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Anselm and Bozo Discuss Generational Guilt, Corporate Repentance, Restitution, and Reparations

17 Jul

In your town’s future? Maybe just some other kind of restitution? What to think?

 

[still not writing current posts for the blog… this one was done a good while back, and seemed good to put up sooner rather than later]

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Background to discussion:

In Pastor Reed Depace’s article, “A Burden Removed: A Biblical Path for Removing the Racism of Our Forefathers,” published by Thabiti Anyabwile on the Gospel Coalition website, he quotes Leviticus 26:40-42:

“But if they confess their iniquity and the iniquity of their fathers in their treachery that they committed against me, and also in walking contrary to me, so that I walked contrary to them . . . then I will remember my covenant.”

…and asks “Is this something a congregation should consider? Should a congregation repent of the sins of their forefathers?”

Article from November of last year.

 

Depace says that when he took over a PCA congregation in Montgomery, Alabama, he and the elders felt that God was “walking contrary” to them and not blessing the congregation. This prompted a deeper look at the congregation’s history, and here he discovered the past racism of the church. For example:

“As late as 1974 our elders and deacons were still affirming their intention to not allow backs to join or attend any services at our church. Numerous other racist attitudes and decisions littered Historic First Church through the civil-rights era. In fact, these attitudes and actions only began to disappear from our records in the late-1970s…”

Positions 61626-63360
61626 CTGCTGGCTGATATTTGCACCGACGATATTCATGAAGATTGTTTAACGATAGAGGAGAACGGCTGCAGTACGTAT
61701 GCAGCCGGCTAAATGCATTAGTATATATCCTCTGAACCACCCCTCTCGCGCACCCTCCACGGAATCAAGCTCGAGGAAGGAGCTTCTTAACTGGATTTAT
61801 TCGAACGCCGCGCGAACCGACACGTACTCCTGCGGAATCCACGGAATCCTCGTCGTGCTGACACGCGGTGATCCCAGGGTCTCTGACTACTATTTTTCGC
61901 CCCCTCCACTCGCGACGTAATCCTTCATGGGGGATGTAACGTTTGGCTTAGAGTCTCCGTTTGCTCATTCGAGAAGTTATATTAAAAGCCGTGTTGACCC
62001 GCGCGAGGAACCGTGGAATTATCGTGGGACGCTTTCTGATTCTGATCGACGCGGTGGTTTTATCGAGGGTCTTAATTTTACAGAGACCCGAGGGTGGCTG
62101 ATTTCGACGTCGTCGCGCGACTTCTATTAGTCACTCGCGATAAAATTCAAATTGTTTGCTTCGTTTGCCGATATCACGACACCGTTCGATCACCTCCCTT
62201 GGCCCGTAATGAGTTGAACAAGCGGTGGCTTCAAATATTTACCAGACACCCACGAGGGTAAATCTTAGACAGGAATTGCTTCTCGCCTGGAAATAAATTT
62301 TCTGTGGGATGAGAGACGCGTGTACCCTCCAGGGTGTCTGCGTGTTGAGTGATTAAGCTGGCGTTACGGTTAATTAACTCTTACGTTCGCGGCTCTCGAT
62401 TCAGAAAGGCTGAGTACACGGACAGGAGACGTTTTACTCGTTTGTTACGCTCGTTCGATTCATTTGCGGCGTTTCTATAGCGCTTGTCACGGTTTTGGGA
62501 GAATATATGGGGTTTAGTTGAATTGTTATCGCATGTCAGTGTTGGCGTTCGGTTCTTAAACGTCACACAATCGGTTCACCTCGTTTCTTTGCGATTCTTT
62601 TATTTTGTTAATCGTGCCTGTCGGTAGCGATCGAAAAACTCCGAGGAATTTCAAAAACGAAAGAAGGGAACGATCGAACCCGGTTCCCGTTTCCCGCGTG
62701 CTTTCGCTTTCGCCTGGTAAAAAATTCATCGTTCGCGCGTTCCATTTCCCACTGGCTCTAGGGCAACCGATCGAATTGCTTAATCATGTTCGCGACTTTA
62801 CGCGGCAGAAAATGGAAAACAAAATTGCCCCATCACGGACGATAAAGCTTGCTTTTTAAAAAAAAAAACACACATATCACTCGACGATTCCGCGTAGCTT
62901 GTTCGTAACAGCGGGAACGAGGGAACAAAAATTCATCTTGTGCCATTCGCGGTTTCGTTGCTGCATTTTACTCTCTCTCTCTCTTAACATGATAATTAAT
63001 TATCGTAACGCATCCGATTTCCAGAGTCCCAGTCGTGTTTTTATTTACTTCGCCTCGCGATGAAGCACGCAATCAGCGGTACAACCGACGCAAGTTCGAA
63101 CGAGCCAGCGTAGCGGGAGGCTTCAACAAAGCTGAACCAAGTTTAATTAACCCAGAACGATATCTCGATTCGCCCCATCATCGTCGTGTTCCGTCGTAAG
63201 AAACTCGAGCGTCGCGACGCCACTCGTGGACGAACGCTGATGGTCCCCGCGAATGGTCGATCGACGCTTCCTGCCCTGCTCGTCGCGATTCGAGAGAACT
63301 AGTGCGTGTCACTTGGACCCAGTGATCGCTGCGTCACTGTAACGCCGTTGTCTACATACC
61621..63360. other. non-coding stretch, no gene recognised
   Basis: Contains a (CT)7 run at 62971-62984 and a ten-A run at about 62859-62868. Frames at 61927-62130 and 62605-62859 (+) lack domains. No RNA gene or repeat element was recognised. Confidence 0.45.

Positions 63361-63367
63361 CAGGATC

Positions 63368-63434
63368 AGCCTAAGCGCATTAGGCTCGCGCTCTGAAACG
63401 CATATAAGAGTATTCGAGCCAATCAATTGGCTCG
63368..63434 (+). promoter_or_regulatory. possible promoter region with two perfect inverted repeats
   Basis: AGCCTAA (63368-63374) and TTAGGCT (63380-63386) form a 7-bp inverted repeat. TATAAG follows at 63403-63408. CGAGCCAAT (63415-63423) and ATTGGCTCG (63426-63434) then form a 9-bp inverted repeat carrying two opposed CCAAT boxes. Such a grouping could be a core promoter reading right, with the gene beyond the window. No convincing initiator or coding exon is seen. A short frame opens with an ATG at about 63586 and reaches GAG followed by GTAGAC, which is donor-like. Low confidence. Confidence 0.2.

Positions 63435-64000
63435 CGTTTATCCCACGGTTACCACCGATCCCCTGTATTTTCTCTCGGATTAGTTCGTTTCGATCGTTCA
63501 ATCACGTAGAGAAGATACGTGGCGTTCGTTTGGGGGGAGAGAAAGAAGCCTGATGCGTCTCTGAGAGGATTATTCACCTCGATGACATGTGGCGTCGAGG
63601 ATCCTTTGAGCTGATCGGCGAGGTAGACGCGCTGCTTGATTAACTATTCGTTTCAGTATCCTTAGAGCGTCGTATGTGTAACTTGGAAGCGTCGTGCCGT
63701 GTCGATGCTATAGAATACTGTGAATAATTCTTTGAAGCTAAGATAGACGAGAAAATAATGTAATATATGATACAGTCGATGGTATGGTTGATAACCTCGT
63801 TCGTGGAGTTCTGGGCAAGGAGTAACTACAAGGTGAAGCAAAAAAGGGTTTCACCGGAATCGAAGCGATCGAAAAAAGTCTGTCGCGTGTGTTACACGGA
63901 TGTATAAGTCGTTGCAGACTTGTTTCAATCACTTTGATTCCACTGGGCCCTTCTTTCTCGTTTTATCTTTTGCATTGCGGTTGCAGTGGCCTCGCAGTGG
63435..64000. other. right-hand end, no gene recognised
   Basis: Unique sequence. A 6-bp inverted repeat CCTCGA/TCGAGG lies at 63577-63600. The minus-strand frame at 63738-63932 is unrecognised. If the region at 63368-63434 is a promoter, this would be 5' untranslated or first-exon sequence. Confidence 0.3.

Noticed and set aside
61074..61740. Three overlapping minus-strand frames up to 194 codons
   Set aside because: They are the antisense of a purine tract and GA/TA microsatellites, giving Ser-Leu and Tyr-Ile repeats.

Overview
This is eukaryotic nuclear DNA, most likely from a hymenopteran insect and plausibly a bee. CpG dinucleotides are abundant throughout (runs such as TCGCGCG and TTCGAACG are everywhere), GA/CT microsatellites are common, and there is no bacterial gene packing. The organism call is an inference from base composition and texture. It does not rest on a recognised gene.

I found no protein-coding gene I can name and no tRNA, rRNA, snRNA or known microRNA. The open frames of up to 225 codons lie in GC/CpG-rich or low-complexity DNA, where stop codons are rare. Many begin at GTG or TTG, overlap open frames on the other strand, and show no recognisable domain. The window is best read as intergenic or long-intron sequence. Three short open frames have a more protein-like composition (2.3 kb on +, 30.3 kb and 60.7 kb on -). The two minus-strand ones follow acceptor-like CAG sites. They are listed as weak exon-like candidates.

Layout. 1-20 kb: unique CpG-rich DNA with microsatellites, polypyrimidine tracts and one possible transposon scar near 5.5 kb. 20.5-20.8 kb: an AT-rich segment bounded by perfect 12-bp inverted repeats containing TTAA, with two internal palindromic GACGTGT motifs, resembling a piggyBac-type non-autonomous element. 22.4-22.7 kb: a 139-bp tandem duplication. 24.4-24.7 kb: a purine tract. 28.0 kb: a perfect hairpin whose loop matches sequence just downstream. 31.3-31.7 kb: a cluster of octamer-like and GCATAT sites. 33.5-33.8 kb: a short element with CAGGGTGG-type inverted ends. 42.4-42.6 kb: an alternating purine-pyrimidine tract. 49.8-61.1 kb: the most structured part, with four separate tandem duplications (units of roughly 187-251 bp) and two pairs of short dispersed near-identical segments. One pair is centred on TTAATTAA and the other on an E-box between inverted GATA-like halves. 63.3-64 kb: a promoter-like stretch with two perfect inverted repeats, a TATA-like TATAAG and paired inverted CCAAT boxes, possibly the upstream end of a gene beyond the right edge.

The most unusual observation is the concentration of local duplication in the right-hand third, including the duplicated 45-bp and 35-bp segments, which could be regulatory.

Could things like these be repented of? Depace goes on to make a distinction between generational guilt (there is none, per Ezekiel 18:20!) and generational corruption. Of the latter he says:

“…there are numerous warnings that God ‘visits the iniquities’ of forefathers on their descendants (Exod. 20:5; 24:7; Num. 14:18; Deut. 5:9; Lev. 26:39-41; Isa. 14:21; Isa. 65:6-7; Jer. 14:20; 32:8, and so on). The notable examples of Daniel (Dan. 9:8, ff.), Ezra (Ezra 9:6-7, ff.), and Nehemiah (Neh. 9:16, ff.), each confessing their forefathers’ iniquities, gives strong evidence that God both fulfills the warnings and the promises attached to ‘visiting the iniquities.’”

While a congregation should not be expected to repent in order to remove guilt for the sins of its forefathers, he says, for them it was important to repent in order to deal with the ongoing corruption of the community brought forth by those particular sins:

“Was repenting of these:

  • Acknowledging the wickedness of those sins,
  • Acknowledging God’s righteousness in visiting the corruption of those sins on us,
  • Trusting that in Jesus there is cleansing from the corruption of these, and
  • So confessing the sins of our forefathers,

The gospel-rooted resolution before us?”

He shares some of the ways the congregation has been blest in recent years because of the repentance of the community. For example, he mentions the following: